• Share
  • Email
  • Embed
  • Like
  • Save
  • Private Content
Mechanism of drug action

Mechanism of drug action



Briefly on the pharmacodynamic aspects of drugs in general.

Briefly on the pharmacodynamic aspects of drugs in general.



Total Views
Views on SlideShare
Embed Views



0 Embeds 0

No embeds


Upload Details

Uploaded via as Microsoft PowerPoint

Usage Rights

© All Rights Reserved

Report content

Flagged as inappropriate Flag as inappropriate
Flag as inappropriate

Select your reason for flagging this presentation as inappropriate.

  • Full Name Full Name Comment goes here.
    Are you sure you want to
    Your message goes here
Post Comment
Edit your comment
  • Natural Standard Monograph (www.naturalstandard.com)

Mechanism of drug action Mechanism of drug action Presentation Transcript

  • Good afternoon….
  • CONTENTS • Principles of drug action • Action via discrete functional proteins:  Enzymes  Ion channels  Transporters  Receptors • Chemically reactive agents • Physically reactive agents  Counterfeit biochemical constituentsCounterfeit biochemical constituents  Protoplasmic poisons  Formation of antibodies  Placebo action  Targeting specific genetic changes
  • INTRODUCTION • Mechanism of drug actionpharmacodynamics • Study of drug effects • Modification of one drug’s action by another
  • PRINCIPLES OF DRUG ACTION • Alter the pace of ongoing activity not impart new function • Types of drug action: 1. Stimulation 2. Depression 3. Irritation 4. Replacement 5. Cytotoxic action 6. Antimicrobial action 7. Modification of immune status
  • PRINCIPLES OF DRUG ACTION Stimulation: • Selective enhancement of the level of activity of specialized cells Eg: Adrenaline – heart, Pilocarpine- salivary glands • Excessive stimulation: followed by depression Eg: Picrotoxin : convulsions  coma & respiratory depression
  • PRINCIPLES OF DRUG ACTION Depression: • Selective diminution of activity of specialized cells Eg: Barbiturates- CNS, Quinidine- heart • Certain drugs stimulate one type of cells & depress the other. Eg: Acetyl choline intestinal smooth SA node muscle in the heart
  • PRINCIPLES OF DRUG ACTION Morphine vagus oculomotor nuclei CTZ respiratory & cough centres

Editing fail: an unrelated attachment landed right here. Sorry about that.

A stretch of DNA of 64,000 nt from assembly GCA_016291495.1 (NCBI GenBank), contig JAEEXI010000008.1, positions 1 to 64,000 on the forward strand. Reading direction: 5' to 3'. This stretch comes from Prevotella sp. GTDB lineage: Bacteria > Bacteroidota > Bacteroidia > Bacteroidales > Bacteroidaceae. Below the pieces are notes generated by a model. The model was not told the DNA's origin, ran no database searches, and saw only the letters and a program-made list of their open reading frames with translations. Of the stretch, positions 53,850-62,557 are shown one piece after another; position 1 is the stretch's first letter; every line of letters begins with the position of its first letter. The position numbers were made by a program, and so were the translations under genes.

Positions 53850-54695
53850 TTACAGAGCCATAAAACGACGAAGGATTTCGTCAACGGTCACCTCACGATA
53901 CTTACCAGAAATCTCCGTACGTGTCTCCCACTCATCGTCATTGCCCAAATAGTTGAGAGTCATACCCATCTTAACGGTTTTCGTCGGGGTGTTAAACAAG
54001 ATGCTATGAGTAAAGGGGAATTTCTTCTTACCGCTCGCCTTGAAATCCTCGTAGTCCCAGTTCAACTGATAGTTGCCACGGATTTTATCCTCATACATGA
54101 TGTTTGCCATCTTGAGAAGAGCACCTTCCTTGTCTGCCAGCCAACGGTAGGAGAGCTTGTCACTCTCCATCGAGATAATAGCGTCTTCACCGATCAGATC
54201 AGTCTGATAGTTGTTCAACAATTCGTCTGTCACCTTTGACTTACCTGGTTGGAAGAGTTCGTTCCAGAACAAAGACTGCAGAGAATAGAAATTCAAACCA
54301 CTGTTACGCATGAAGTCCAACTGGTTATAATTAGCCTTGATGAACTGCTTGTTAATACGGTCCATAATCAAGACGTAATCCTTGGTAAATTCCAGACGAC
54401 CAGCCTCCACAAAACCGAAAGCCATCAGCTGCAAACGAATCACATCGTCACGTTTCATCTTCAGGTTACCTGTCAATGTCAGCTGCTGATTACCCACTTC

• PRINCIPLES OF DRUG ACTION Irritation: • Non selective, noxious effect: less specialized cells • Mild: stimulate function Eg: Bitters increasing salivary & gastric secretion, • Strong: inflammation
  • PRINCIPLES OF DRUG ACTION Cellular changes produced by irritation: • Astringent effect: • If dissolution of precipitated proteins deeper penetration of irritants- corrosive effect • Dehydration • Action on cellular enzymes- usually inhibition • Cytotoxic action
  • PRINCIPLES OF DRUG ACTION • Irritant applied locally to the skin to relieve deep seated pain: counterirritant Stimulation of sensory nerve endings –skin Afferent impulses relayed in cerebrospinal axis – efferent vasomotor fibers to internal organ Increased circulation in skin- deep structures
  • PRINCIPLES OF DRUG ACTION Sensory impulses from skin Interfere with pain impulses from viscera & partial/complete exclusion • Vasodilation and blockade of pain impulses: relief of deep seated pain
  • PRINCIPLES OF DRUG ACTION Replacement: • Use of natural metabolites, hormones or congeners in their deficiency Eg: Levodopa- parkinsonism, Insulin- diabetes mellitus, Iron- anemia Cytotoxic: • Selective cytotoxic action for invading parasites or cancer cells Eg: Antibiotics, antivirals, anticancer drugs
  • PRINCIPLES OF DRUG ACTION Antimicrobial action: • Prevention, arrest & eradication of infections • Act specifically on causative organisms Eg: antibiotics Modification of immune status: • Enhancing or depressing the immune status Eg: Vaccines, sera, levamisole, corticosteroids